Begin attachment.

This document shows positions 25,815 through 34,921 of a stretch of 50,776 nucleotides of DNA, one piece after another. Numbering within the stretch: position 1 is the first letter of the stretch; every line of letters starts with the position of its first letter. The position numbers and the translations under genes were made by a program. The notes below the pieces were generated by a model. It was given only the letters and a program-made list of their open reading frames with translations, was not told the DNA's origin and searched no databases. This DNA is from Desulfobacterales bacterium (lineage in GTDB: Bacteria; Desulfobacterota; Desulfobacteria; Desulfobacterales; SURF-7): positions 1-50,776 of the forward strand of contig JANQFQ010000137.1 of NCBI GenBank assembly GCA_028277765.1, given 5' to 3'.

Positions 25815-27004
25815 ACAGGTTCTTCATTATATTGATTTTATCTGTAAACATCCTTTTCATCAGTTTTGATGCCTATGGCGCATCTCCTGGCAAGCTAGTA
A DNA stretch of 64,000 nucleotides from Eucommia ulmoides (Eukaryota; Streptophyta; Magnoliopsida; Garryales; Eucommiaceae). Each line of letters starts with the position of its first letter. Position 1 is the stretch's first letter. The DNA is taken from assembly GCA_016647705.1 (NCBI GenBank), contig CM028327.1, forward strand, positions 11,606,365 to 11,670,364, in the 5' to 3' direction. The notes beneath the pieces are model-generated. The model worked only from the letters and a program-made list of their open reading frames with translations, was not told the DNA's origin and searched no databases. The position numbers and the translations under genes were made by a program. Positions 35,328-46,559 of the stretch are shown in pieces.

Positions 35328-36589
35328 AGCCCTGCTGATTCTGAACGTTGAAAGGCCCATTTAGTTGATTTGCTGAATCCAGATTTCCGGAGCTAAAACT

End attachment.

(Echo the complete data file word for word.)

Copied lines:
This document shows positions 25,815 through 34,921 of a stretch of 50,776 nucleotides of DNA, one piece after another. Numbering within the stretch: position 1 is the first letter of the stretch; every line of letters starts with the position of its first letter. The position numbers and the translations under genes were made by a program. The notes below the pieces were generated by a model. It was given only the letters and a program-made list of their open reading frames with translations, was not told the DNA's origin and searched no databases. This DNA is from Desulfobacterales bacterium (lineage in GTDB: Bacteria; Desulfobacterota; Desulfobacteria; Desulfobacterales; SURF-7): positions 1-50,776 of the forward strand of contig JANQFQ010000137.1 of NCBI GenBank assembly GCA_028277765.1, given 5' to 3'.

Positions 25815-27004
25815 ACAGGTTCTTCATTATATTGATTTTATCTGTAAACATCCTTTTCATCAGTTTTGATGCCTATGGCGCATCTCCTGGCAAGCTAGTA
A DNA stretch of 64,000 nucleotides from Eucommia ulmoides (Eukaryota; Streptophyta; Magnoliopsida; Garryales; Eucommiaceae). Each line of letters starts with the position of its first letter. Position 1 is the stretch's first letter. The DNA is taken from assembly GCA_016647705.1 (NCBI GenBank), contig CM028327.1, forward strand, positions 11,606,365 to 11,670,364, in the 5' to 3' direction. The notes beneath the pieces are model-generated. The model worked only from the letters and a program-made list of their open reading frames with translations, was not told the DNA's origin and searched no databases. The position numbers and the translations under genes were made by a program. Positions 35,328-46,559 of the stretch are shown in pieces.

Positions 35328-36589
35328 AGCCCTGCTGATTCTGAACGTTGAAAGGCCCATTTAGTTGATTTGCTGAATCCAGATTTCCGGAGCTAAAACT